A Frenchman and a Moroccan received heavy prison terms on appeal Friday for an attack plot that was foiled after an intelligence agent posing as a jihadi infiltrated their cyber network.
Yassine Bousseria, 42, was sentenced to 24 years in prison for participation in a terrorist conspiracy to prepare terrorist acts, the same term he had been handed by a lower court in February.
The other man, Hicham El-Hanafi, 31, was sentenced to 30 years in prison, also in line with the lower court ruling.
A third person convicted in the case, Frenchman Hicham Makran, was sentenced to 22 years in jail in February and did not appeal.
The three were tried on charges of joining a terror group with a view to carrying out attacks.
An agent from France's DGSI domestic intelligence service, using the codename Ulysse, had infiltrated communication networks of Islamic State (IS) group in a ruse that led to the arrest of the three.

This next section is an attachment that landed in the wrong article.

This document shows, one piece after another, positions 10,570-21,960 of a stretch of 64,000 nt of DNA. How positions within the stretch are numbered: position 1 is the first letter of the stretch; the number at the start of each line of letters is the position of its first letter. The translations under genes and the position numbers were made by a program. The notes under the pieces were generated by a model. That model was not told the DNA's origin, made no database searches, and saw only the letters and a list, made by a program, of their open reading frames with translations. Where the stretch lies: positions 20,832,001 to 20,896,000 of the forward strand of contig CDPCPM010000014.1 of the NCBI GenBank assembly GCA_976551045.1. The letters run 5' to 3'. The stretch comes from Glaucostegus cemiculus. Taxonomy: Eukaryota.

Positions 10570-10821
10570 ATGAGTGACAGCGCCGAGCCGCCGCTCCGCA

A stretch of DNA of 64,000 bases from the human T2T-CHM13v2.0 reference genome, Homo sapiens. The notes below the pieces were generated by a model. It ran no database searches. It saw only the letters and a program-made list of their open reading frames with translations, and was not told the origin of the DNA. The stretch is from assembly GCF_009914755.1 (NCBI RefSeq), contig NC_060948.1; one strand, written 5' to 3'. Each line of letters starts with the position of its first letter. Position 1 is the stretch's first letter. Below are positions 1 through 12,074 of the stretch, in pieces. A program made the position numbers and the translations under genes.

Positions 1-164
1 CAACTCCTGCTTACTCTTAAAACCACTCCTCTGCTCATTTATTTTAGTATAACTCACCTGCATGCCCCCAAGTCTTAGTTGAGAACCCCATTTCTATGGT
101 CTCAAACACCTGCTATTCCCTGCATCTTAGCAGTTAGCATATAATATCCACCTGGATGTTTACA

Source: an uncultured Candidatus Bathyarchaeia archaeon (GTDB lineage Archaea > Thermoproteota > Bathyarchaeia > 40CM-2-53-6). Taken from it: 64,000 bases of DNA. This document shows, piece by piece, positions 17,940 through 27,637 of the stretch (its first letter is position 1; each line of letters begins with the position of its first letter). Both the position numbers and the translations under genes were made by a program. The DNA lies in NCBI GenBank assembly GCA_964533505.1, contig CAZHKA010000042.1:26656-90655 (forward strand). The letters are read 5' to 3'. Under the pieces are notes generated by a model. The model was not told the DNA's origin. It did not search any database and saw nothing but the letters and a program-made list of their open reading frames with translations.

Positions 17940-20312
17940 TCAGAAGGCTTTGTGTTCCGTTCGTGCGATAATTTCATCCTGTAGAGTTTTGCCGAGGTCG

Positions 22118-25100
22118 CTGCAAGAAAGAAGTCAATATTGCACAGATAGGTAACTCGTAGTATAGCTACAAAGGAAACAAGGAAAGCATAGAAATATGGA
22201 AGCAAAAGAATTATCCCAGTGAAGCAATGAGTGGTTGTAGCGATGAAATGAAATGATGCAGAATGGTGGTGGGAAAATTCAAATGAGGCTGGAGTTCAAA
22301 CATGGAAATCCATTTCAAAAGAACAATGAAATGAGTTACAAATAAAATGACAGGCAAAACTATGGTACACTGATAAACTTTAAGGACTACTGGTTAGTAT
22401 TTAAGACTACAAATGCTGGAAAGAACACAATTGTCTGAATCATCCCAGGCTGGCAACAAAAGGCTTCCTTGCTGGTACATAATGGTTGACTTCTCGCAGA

The case began in 2016. After intelligence indicating the IS group was seeking to obtain weapons for a "violent action" on French soil, the DGSI agent penetrated an encrypted Telegram messaging loop and make contact with an IS "emir" in Syria, nicknamed Sayyaf.
Sayyaf said the jihadis needed munitions including four Kalashnikovs, which Ulysse said he could supply.
In June 2016, Sayyaf sent Ulysse $16,000 in cash.
With this money, Ulysse then told Sayyaf that he had bought weapons and hid them in a forest north of Paris. The surroundings were then equipped with surveillance cameras.
French intelligence then received information that the two French citizens, who had been around the Turkish-Syrian border, had come home.
They were arrested and found to have a USB key encrypted with the coordinates of the arms cache.